image/svg+xml3 IX/1/2018 InterdIscIplInarIa archaeologIca natural scIences In archaeology homepage: http://www.iansa.eu Editorial IANSA 1/2018 Disciplinarity in Archaeology Roderick B. Salisbury, Ondřej Mlejnek Archaeology is inherently cross-disciplinary, borrowing from geophysics, computer science, geology, biology, art history, and other felds. Many projects today are multi-disciplinary, bringing in experts from diferent felds, and working in this way has become standard practice. IANSA, established in 2010 to take advantage of “A Window of Opportunity”, was founded to “to increase professional interaction” with “approaches to archaeology grounded in scientifc methods and cooperation with the natural sciences” (from the editorial of the frst issue of IANSA). However, there are persistent questions about how archaeologists accomplish these goals. Do we waver uneasily between subject groups, or are we integrating diferent kinds of knowledge? In what ways do the paradigms of diferent disciplines infuence the questions explored and the knowledge generated? Is it appropriate to talk about inter-disciplinarity? How are multiple disciplines integrated within actual research? These questions provided the framework for the 4 th Annual Central Europe TAG (Theoretical Archaeology Group) conference, aimed at understanding Disciplinarity in Archaeology. The conference, organized by Katharina Rebay-Salisbury, Roderick B. Salisbury and Estella Weiss-Krejci at the Institute OREA of the Austrian Academy of Sciences, was supported by the ERC-funded project VAMOS and the HERA-project DEEPDEAD, and took place over 16 and 17 October 2017. IANSA was presented at the conference as an appropriate journal to disseminate papers about exactly these kinds of questions, as well as research integrating archaeology and the natural sciences. The frst day focused on the theme Refections on Inter- disciplinarity, explicitly questioning whether the discipline of archaeology is cross-, multi-, inter-, or trans-disciplinary, and whether our discipline has been well enough defned to even ask these questions. Archaeological methods rely heavily on technological advances in science, medicine, and computers and digital technology. Unfortunately, the methodological aspect of archaeological practice does not necessarily move at the same speed, or even in the same direction, as changes in archaeological theory. Papers presented on the frst day addressed some of the challenges of engaging in multi or inter-disciplinary research, including language barriers, conceptual diferences between scientifc disciplines, wider conceptual diferences between the sciences and humanities, and diferences in traditions of doing archaeology in Eastern Europe, Western Europe and North America. All of these diferences can lead to epistemological misunderstandings. By the end of the frst day, however, there was a general agreement that a pluralist approach to method and theory is more constructive than less inclusive epistemologies, and that archaeology is strongest when combining the skills and conceptual tools of the natural sciences and humanities. The second day comprised of a series of case studies on the theme of Practicing Inter-disciplinarity. Most archaeologists recognize the need for incorporating the results of “hard science” analyses in their work, and this remains one of the motivations of the IANSA journal. Archaeological research now includes everything from human bioarchaeology to digital image analysis to palaeoenvironmental reconstructions. In the papers presented, it became obvious that archaeologists need to understand the limitations of scientifc methods so that we do not over- or underestimate the reliability or precision of the methods we employ. On the other hand, our natural science collaborators are not always aware of, or willing to accept, the limitations of archaeological data. In some cases, archaeologists become data suppliers, and concerns surrounding the comparability of small data sets have been ignored. These presentations provided important insights into how scientifc results can be subsumed by archaeological assumptions, or conversely how archaeological contributions and concerns might be lost in the structures and jargon of science. CE-TAG 2017 provided excellent examples and discussion of issues surrounding language, regional traditions, epistemological concerns, and inter-disciplinarity as a distinct subject. Another theme that arose was of dissemination to other archaeologists and presentation to the public. Dissemination now requires the ability to communicate across multiple platforms, in multiple genres, Volume IX ● Issue 1/2018 ● Pages 3–4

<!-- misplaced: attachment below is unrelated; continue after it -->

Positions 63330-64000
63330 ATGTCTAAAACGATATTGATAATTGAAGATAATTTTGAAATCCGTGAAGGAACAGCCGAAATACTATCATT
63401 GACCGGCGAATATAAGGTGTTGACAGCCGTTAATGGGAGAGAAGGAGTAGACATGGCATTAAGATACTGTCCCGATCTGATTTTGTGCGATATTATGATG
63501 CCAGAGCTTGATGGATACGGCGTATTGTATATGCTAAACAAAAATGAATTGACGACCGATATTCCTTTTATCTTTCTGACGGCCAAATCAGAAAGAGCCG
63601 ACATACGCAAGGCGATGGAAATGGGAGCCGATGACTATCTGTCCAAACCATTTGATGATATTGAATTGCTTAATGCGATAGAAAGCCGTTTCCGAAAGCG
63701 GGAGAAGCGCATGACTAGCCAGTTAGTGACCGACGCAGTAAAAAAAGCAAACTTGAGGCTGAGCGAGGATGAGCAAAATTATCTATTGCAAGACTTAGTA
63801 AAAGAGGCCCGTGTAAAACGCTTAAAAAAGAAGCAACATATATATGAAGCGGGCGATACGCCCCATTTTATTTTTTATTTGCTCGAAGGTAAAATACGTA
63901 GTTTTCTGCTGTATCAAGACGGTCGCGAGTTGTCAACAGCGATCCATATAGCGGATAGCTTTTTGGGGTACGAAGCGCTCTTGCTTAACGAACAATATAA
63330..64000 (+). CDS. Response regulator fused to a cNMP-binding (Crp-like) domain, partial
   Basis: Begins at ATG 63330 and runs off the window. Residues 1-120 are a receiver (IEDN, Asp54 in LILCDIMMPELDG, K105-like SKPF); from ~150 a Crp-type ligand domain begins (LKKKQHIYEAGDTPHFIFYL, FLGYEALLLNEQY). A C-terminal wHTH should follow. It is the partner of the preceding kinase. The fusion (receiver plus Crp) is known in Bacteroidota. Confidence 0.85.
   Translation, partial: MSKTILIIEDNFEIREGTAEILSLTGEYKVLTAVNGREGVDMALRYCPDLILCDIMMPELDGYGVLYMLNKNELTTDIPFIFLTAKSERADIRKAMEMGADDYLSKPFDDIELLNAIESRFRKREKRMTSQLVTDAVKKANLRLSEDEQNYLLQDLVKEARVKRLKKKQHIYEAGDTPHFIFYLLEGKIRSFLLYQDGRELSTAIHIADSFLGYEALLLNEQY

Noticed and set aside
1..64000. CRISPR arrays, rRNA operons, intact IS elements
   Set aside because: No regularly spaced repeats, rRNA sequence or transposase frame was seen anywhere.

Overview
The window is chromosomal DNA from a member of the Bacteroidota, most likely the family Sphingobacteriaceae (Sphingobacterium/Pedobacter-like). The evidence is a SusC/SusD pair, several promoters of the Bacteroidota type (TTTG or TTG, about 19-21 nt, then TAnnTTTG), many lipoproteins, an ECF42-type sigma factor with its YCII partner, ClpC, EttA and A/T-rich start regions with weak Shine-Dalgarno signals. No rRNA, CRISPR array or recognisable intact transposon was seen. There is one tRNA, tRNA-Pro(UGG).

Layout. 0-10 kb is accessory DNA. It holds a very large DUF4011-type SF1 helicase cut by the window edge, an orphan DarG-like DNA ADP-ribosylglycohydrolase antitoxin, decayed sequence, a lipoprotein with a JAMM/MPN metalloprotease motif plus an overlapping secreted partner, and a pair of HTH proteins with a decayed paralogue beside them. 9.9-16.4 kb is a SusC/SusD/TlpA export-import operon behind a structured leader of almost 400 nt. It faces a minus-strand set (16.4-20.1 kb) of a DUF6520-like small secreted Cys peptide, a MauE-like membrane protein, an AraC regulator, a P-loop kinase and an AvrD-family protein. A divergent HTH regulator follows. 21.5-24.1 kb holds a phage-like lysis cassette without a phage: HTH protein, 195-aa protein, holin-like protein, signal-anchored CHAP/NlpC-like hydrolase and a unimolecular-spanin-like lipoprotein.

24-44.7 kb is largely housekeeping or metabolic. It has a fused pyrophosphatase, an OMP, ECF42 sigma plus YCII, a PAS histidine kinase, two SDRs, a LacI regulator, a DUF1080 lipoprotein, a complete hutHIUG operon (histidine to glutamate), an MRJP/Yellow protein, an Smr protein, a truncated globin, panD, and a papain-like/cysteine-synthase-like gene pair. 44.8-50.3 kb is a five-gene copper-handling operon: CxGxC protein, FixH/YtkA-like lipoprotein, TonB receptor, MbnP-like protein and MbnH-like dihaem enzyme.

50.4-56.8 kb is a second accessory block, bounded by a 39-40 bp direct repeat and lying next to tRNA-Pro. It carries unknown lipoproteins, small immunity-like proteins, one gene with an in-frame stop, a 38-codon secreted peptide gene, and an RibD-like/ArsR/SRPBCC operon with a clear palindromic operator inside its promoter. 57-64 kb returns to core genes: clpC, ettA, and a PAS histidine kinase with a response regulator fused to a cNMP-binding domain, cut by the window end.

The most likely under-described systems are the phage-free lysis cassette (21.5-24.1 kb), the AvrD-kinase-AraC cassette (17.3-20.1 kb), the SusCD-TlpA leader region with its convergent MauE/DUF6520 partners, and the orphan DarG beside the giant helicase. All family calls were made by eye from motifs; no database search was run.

image/svg+xmlIANSA 2018 ● IX/1 ● 3–4Roderick B. Salisbury, Ondřej Mlejnek: Disciplinarity in Archaeology 4 and to multiple audiences, as discussed in this issue by D. Hagmann. The breadth of presentations was a strong indication that drawing from multiple disciplines strengthens archaeology and enables us to address larger societal concerns. It is important to engage with each other’s disciplines intensively to overcome the challenges in moving across disciplinary boundaries, and to address real concerns about how and why certain methods are deployed in archaeology. The content of this issue is very diverse. It begins with the paper already mentioned by Dominik Hagmann refecting the use of social networks as an interactive tool for data dissemination in digital archaeology. The second article written by Mohammad Hossein Resaei et al. presents the results of XRD and XRF analyses applied on Late Bronze Age pottery from the Iranian site of Shahrak-e Firouzeh. The next submission is written by Verónica Pérez de Dios et al. and describes the results of geochemical analyses (ICP-MS, XRD and spectrometry) conducted on Roman tesserae (tiles used in creating mosaics) excavated in Salamanca in Spain. In the study written by Mária Hajnalová et al. the results of archaeozoological and archaeobotanical analyses made on fnds from the Roman Age Structure excavated in Hurbanovo in Slovakia are described. Finally, Martin Janovský and Jan Horák publish a paper presenting the possibilities of using geochemical analyses in the archaeological research of deserted medieval villages taking the example of the deserted village Hol near Prague in Bohemia. The thematic review section of this issue is devoted to starch analyses and their use in archaeology. Jaromír Kovárník and Jaromír Beneš describe the principles of this modern method and add some case studies. In the Book Reviews section Anna Pankowská presents a book of proceedings called Children, Death and Burial, Archaeological Discourses (Archaeology of Childhood), edited by Eileen Murphy and Melie Le Roy and published by Oxbow Books in 2017, while Slavomír Haberajter reviews a book called Ancient Iran and its Neighbours edited by Cameron A. Petrie and published by Oxbow Books in 2013. Finally, in the Back-story (A Look in the Region) section Barbara Horejs presents some projects of the Institute for Oriental and European Archaeology (OREA) of the Austrian Academy of Sciences in Vienna. Concerning the latest news regarding the IANSA journal, Roderick B. Salisbury has agreed to be the new Chair of the Advisory Board, and Sofa Stefnovic has replaced John Chapman on the Advisory Board, thus bringing new ideas and emphasizing the role of human bioarchaeology in current scientifc and interdisciplinary archaeology. We hope that due to the wide range of topics discussed in this issue, it will attract a wide audience of archaeologists and natural scientists interested in archaeology. We are glad to announce that the next issue (IANSA 2/2018) will be devoted to the papers from the 14 th Conference of Environmental Archaeology (CEA), which took place in February 2018 in Modena (Italy).